By the time he was 18, Harold Lloyd had lived in Beatrice, Burchard, Pawnee City, Omaha and Humboldt. He would go on to become a star of the silent film era, who always remembered where he came from.
Last weekend, the Gage County Historical Society's Gage County Classic Film Institute held a tribute to Harold Lloyd, focusing on his childhood in southeast Nebraska.
Scott Eyman, a film historian and keynote speaker for the event, spoke about Lloyd’s film history.
“He basically made two kinds of movies: one in which he played a rich, spoiled, entitled goof who learns to get beyond his shallow belief system by the end of the picture,” Eyman said. “The other was as a striver. A decent young man next door who was trying to make it in a competitive world. Harold’s character was essentially the kind of guy you would want to marry your sister, because he’d never let her down. Lloyd’s movies are basically about embarrassment, and embarrassment’s cousin, humiliation. Lloyd’s a virtuoso at conveying these two qualities.
“As with his on-screen persona, Lloyd was always concerned with being perceived as a solid citizen, and basically he was a solid citizen. He was the imperial potentate of Shriners, built hospitals for children, and got an honorary Oscar 20 years before Charlie Chaplin would. But, as befitting his sensitivity to appearances, he sometimes indulged in fantasies about his family.”
Laureen Riedesel, Beatrice Public Library director, spoke about Lloyd’s life growing up. How his father was understood to be an alcoholic – although Lloyd never said as much – who could not sustain employment and moved his family between Nebraska and Colorado.
“He was born in 1893, a year that became famous for an international 'panic' or depression that ended in the boom years in the West, Riedesel said. “At the end of that period, people lost jobs and homes all across the country. As Harold recounted his youth, it sounds like he was the Tom Sawyer in southeast Nebraska. This is interesting, since most of us would not describe his boyhood in those terms. His family life was not ideal.”
While in Beatrice, Lloyd and his other brother made money working for the circus and selling popcorn at local train depots.
Lloyd got his first acting appearance in "Macbeth" with the Shakespeare Repertory Company.
Eventually Lloyd’s family moved to California, where he started working on movies, receiving 213 acting credits in total. Due to the amount of movies he was in, Lloyd made more money than Charlie Chaplin and Buster Keaton.
Lloyd’s most famous film was “Safety Last!” where Lloyd famously dangles from a clock several stories in the air.
Riedesel said Lloyd’s “daredevil ways” began in Beatrice.
“When asked about all of those hair-raising stunts that he did in his movies, he credited his local boyhood adventures as the starting point for these activities, Riedesel said. “When Harold lived in Beatrice, construction had begun on a hotel at the northwest corner of Fifth and Ella streets. The deep basement was dug and the support beams for the first floor had been installed when the project stopped due to lack of funds. Harold loved to walk across the beams above the gaping hole of this basement. The police would spot him and chase him away.”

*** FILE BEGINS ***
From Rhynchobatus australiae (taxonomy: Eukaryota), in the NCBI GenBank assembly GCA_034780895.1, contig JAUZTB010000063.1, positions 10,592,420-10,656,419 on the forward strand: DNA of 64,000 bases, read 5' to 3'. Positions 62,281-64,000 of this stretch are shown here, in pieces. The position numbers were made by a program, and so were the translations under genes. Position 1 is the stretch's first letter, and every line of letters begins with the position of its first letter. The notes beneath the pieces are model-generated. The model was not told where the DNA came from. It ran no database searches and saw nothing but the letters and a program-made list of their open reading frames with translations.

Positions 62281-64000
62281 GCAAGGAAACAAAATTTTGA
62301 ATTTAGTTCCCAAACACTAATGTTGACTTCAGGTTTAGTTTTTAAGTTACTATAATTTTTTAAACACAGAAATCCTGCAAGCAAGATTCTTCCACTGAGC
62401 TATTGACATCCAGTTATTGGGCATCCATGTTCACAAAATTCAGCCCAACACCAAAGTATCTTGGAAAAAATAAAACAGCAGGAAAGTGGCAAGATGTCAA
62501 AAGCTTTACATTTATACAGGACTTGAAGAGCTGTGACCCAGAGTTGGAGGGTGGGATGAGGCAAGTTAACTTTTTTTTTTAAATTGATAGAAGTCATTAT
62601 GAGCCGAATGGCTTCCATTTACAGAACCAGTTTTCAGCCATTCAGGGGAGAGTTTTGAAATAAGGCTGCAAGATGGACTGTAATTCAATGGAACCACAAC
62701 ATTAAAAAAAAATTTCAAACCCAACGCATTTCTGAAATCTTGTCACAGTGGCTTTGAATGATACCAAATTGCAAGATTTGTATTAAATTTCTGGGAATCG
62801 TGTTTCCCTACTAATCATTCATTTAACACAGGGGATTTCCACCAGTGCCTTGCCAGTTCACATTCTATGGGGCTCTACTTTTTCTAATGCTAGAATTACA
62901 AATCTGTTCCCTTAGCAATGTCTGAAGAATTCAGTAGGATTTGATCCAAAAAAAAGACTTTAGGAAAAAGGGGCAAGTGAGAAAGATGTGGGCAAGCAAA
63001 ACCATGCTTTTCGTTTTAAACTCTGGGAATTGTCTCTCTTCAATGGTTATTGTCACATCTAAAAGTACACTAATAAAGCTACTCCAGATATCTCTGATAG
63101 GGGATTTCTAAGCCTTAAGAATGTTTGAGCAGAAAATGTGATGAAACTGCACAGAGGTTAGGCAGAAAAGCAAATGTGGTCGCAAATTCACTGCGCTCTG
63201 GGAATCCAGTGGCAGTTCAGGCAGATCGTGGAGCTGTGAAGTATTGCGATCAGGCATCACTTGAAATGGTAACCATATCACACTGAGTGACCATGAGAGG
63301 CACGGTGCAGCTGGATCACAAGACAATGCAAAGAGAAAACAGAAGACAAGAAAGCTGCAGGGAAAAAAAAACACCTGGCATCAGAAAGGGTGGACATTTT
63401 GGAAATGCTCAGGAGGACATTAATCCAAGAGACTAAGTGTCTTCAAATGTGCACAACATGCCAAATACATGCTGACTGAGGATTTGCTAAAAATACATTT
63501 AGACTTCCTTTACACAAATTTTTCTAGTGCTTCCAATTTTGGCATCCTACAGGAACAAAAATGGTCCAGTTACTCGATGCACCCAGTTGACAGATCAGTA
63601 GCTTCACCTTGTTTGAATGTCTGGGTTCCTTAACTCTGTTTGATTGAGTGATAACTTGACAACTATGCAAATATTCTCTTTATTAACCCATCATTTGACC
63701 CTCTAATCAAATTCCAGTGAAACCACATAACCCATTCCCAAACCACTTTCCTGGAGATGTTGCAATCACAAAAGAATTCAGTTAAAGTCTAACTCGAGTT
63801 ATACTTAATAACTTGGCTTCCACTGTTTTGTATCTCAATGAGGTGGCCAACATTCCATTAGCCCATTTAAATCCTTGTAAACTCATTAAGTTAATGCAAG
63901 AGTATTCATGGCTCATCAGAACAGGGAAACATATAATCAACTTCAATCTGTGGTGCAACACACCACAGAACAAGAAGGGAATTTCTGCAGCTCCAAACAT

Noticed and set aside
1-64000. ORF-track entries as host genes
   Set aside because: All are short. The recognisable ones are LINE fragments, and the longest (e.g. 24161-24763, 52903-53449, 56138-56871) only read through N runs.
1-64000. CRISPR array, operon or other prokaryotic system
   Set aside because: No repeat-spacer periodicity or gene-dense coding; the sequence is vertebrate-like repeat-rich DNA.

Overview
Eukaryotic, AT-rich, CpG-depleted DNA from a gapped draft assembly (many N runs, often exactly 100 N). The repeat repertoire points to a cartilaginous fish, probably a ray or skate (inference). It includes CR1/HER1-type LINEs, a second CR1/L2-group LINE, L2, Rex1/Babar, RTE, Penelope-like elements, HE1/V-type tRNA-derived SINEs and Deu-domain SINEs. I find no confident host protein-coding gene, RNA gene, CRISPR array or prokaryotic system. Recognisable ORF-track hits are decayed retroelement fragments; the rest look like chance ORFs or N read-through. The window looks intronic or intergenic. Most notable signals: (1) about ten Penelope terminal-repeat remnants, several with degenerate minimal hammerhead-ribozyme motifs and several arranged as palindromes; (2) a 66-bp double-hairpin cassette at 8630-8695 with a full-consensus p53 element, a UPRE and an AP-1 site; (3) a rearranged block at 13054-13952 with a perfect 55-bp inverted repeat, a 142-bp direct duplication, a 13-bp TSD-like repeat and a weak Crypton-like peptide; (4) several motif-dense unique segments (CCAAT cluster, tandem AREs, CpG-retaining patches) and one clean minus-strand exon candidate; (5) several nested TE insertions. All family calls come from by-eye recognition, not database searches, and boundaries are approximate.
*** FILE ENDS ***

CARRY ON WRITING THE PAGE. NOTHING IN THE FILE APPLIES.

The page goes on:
Riedesel said the Beatrice Police Department was eventually built on that site.
Lloyd’s birthplace and home in Burchard is currently a museum dedicated to his work.
Esther Tegtmeier, one of the curators and a previous occupant of the home, explained how Lloyd performed most of his dangerous stunts with only one hand.
“They were doing a still for the little shorts they had with the movies,” Tegtmeier said. “He was supposed to be holding a grenade and lighting it with a cigarette. There was not supposed to be a live grenade in that prop box, but there was. It exploded, and it knocked a hole in a 20 foot ceiling, and it knocked him unconscious. He was blinded for quite a while.”
Lloyd lost half his palm as well as his thumb and index finger on his right hand. After the incident, Lloyd wore a tightly fitted glove over a prosthetic thumb and finger while filming, and staged scenes to favor his left hand. Lloyd also filmed mirror reflections of his left hand as his “right,” and used hand doubles for certain close-ups, to the point that audiences were unaware of his disability.
“You know that half empty, half full glass? I think Harold thought he had a full glass no matter what. And if he didn’t think that, he wanted you to believe that,” Riedesel said.
A screening of “The Kid Brother” was shown at Beatrice Community Players Theater with accompaniment from Ben Model, a silent film accompanist and composer.
Lloyd’s films “Professor Beware” and “Mad Wednesday” were screened at Beatrice Public Library, as well.
Eyman explained why – despite being the fifth celebrity and first comedian to cement himself at Grauman’s Chinese Theater – Lloyd is lesser known now than Chaplin and Keaton.
“He absolutely refused to put his movies on television,” Eyman said. “He had offers, and he turned them all down. He wouldn’t give up control of his films. He didn’t want commercials interrupting the comic flow. He simply didn’t want to play the broadcast game. By the time Harold Lloyd died in 1971, literally two generations had grown up who had never seen Harold Lloyd any place, because he retired from films in 1938. And that meant that when his films actually started distributing, they had a much, much steeper hill to climb. Lloyd’s obstinance worked against him.”
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